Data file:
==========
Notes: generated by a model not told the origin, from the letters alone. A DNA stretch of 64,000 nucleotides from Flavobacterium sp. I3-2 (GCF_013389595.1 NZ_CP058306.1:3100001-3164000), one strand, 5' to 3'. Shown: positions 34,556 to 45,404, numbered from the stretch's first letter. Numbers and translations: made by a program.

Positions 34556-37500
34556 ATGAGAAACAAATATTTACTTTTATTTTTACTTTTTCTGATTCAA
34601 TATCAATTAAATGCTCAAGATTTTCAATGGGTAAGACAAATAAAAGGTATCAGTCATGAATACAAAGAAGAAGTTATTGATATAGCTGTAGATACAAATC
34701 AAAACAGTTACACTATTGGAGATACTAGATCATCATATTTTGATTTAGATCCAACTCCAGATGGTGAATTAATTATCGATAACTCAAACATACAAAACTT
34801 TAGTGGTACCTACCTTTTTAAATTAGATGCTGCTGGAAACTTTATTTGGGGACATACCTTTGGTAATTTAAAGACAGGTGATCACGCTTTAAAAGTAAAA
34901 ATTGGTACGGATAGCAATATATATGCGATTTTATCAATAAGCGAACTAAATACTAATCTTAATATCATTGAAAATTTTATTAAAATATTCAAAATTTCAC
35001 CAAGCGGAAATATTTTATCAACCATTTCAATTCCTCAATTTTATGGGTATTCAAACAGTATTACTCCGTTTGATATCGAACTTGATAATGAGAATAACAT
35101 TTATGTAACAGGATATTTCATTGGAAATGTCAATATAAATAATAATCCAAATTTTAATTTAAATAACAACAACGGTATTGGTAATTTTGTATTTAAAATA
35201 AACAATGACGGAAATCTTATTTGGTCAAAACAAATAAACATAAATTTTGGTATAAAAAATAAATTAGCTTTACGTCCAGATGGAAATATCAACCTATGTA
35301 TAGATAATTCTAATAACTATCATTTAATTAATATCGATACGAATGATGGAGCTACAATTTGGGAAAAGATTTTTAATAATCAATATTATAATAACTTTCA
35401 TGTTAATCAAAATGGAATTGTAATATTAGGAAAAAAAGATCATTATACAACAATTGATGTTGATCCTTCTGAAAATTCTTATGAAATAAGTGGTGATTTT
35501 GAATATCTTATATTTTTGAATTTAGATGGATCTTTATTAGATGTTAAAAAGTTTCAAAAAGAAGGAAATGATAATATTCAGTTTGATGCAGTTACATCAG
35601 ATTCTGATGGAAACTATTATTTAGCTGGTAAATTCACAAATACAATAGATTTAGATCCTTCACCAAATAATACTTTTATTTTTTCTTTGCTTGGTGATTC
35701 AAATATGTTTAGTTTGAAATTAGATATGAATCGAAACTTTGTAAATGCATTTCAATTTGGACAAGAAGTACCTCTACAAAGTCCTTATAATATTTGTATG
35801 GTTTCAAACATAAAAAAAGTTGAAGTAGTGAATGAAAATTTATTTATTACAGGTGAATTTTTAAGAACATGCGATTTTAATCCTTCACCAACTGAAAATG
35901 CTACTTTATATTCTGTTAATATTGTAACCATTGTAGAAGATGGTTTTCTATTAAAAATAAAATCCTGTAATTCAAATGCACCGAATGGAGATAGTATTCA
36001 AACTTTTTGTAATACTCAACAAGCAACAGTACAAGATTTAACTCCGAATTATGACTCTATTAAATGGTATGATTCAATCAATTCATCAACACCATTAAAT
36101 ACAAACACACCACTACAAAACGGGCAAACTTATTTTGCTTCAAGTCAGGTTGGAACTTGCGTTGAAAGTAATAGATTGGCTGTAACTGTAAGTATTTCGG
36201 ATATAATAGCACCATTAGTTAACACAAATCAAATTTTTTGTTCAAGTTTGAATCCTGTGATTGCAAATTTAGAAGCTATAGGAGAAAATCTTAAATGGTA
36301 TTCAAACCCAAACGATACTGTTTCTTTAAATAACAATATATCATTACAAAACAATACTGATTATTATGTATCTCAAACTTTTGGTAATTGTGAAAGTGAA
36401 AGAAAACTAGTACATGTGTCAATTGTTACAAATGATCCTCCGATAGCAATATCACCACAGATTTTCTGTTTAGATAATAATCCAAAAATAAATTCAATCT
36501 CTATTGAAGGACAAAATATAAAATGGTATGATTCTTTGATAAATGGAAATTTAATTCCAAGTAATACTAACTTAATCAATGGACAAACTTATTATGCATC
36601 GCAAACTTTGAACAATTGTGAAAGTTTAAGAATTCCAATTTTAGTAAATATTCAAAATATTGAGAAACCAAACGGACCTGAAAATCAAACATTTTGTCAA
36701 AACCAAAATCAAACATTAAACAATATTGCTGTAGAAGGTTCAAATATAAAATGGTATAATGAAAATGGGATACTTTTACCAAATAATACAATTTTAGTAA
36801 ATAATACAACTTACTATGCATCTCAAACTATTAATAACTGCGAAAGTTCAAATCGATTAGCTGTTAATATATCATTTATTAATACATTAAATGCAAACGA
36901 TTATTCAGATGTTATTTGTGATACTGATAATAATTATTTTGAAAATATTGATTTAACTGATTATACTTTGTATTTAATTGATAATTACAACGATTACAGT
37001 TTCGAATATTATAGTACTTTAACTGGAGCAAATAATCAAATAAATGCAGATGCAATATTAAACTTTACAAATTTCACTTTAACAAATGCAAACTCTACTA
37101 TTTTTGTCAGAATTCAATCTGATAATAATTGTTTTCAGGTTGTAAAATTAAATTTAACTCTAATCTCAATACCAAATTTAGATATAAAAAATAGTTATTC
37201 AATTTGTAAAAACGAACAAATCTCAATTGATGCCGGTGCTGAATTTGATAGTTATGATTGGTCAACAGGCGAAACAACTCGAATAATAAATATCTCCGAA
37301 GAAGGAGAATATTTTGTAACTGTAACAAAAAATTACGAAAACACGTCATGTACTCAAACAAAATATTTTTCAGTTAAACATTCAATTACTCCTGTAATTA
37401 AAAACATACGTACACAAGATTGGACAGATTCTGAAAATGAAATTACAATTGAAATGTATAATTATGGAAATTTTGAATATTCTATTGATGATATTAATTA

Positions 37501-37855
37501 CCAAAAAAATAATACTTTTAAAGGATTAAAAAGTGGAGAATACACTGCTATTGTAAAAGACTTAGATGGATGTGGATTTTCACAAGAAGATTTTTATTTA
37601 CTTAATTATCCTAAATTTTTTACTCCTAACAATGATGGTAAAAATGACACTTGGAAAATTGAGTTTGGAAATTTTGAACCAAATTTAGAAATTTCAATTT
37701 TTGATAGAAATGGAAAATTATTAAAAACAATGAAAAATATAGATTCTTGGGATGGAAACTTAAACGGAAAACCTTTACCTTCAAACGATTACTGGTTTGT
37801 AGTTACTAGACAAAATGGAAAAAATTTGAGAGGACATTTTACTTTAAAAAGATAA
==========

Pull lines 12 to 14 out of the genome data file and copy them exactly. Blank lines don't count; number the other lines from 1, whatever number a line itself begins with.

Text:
35401 TGTTAATCAAAATGGAATTGTAATATTAGGAAAAAAAGATCATTATACAACAATTGATGTTGATCCTTCTGAAAATTCTTATGAAATAAGTGGTGATTTT
35501 GAATATCTTATATTTTTGAATTTAGATGGATCTTTATTAGATGTTAAAAAGTTTCAAAAAGAAGGAAATGATAATATTCAGTTTGATGCAGTTACATCAG
35601 ATTCTGATGGAAACTATTATTTAGCTGGTAAATTCACAAATACAATAGATTTAGATCCTTCACCAAATAATACTTTTATTTTTTCTTTGCTTGGTGATTC